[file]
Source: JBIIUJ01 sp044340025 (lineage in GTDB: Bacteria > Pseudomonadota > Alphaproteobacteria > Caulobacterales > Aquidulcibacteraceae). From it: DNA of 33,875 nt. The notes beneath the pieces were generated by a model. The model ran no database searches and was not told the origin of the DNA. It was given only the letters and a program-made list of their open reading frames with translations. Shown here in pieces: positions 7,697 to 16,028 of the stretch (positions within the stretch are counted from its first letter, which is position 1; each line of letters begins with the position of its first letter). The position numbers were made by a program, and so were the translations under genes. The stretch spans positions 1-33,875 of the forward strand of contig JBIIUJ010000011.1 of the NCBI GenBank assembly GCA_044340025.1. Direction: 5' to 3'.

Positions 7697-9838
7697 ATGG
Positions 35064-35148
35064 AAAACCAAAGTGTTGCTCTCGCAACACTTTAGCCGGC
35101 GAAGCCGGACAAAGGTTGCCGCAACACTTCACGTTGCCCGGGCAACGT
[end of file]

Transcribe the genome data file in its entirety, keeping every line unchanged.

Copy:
Source: JBIIUJ01 sp044340025 (lineage in GTDB: Bacteria > Pseudomonadota > Alphaproteobacteria > Caulobacterales > Aquidulcibacteraceae). From it: DNA of 33,875 nt. The notes beneath the pieces were generated by a model. The model ran no database searches and was not told the origin of the DNA. It was given only the letters and a program-made list of their open reading frames with translations. Shown here in pieces: positions 7,697 to 16,028 of the stretch (positions within the stretch are counted from its first letter, which is position 1; each line of letters begins with the position of its first letter). The position numbers were made by a program, and so were the translations under genes. The stretch spans positions 1-33,875 of the forward strand of contig JBIIUJ010000011.1 of the NCBI GenBank assembly GCA_044340025.1. Direction: 5' to 3'.

Positions 7697-9838
7697 ATGG
Positions 35064-35148
35064 AAAACCAAAGTGTTGCTCTCGCAACACTTTAGCCGGC
35101 GAAGCCGGACAAAGGTTGCCGCAACACTTCACGTTGCCCGGGCAACGT